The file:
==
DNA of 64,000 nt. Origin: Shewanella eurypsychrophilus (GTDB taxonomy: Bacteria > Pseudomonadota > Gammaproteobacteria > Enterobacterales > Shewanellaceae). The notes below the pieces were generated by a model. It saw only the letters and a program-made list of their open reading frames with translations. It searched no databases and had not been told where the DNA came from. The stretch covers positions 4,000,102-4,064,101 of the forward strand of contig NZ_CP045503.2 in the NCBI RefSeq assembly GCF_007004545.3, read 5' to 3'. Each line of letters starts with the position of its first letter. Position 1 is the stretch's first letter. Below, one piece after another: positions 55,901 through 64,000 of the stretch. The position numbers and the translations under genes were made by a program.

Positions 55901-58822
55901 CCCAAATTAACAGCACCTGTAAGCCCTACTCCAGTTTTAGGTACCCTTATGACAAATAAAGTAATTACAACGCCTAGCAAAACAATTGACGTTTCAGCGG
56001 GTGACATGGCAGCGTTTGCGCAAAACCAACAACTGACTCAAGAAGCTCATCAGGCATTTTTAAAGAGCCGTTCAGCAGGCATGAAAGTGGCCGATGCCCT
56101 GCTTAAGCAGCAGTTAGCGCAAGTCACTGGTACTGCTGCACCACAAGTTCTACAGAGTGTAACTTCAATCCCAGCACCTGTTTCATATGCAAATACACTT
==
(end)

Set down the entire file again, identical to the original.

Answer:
DNA of 64,000 nt. Origin: Shewanella eurypsychrophilus (GTDB taxonomy: Bacteria > Pseudomonadota > Gammaproteobacteria > Enterobacterales > Shewanellaceae). The notes below the pieces were generated by a model. It saw only the letters and a program-made list of their open reading frames with translations. It searched no databases and had not been told where the DNA came from. The stretch covers positions 4,000,102-4,064,101 of the forward strand of contig NZ_CP045503.2 in the NCBI RefSeq assembly GCF_007004545.3, read 5' to 3'. Each line of letters starts with the position of its first letter. Position 1 is the stretch's first letter. Below, one piece after another: positions 55,901 through 64,000 of the stretch. The position numbers and the translations under genes were made by a program.

Positions 55901-58822
55901 CCCAAATTAACAGCACCTGTAAGCCCTACTCCAGTTTTAGGTACCCTTATGACAAATAAAGTAATTACAACGCCTAGCAAAACAATTGACGTTTCAGCGG
56001 GTGACATGGCAGCGTTTGCGCAAAACCAACAACTGACTCAAGAAGCTCATCAGGCATTTTTAAAGAGCCGTTCAGCAGGCATGAAAGTGGCCGATGCCCT
56101 GCTTAAGCAGCAGTTAGCGCAAGTCACTGGTACTGCTGCACCACAAGTTCTACAGAGTGTAACTTCAATCCCAGCACCTGTTTCATATGCAAATACACTT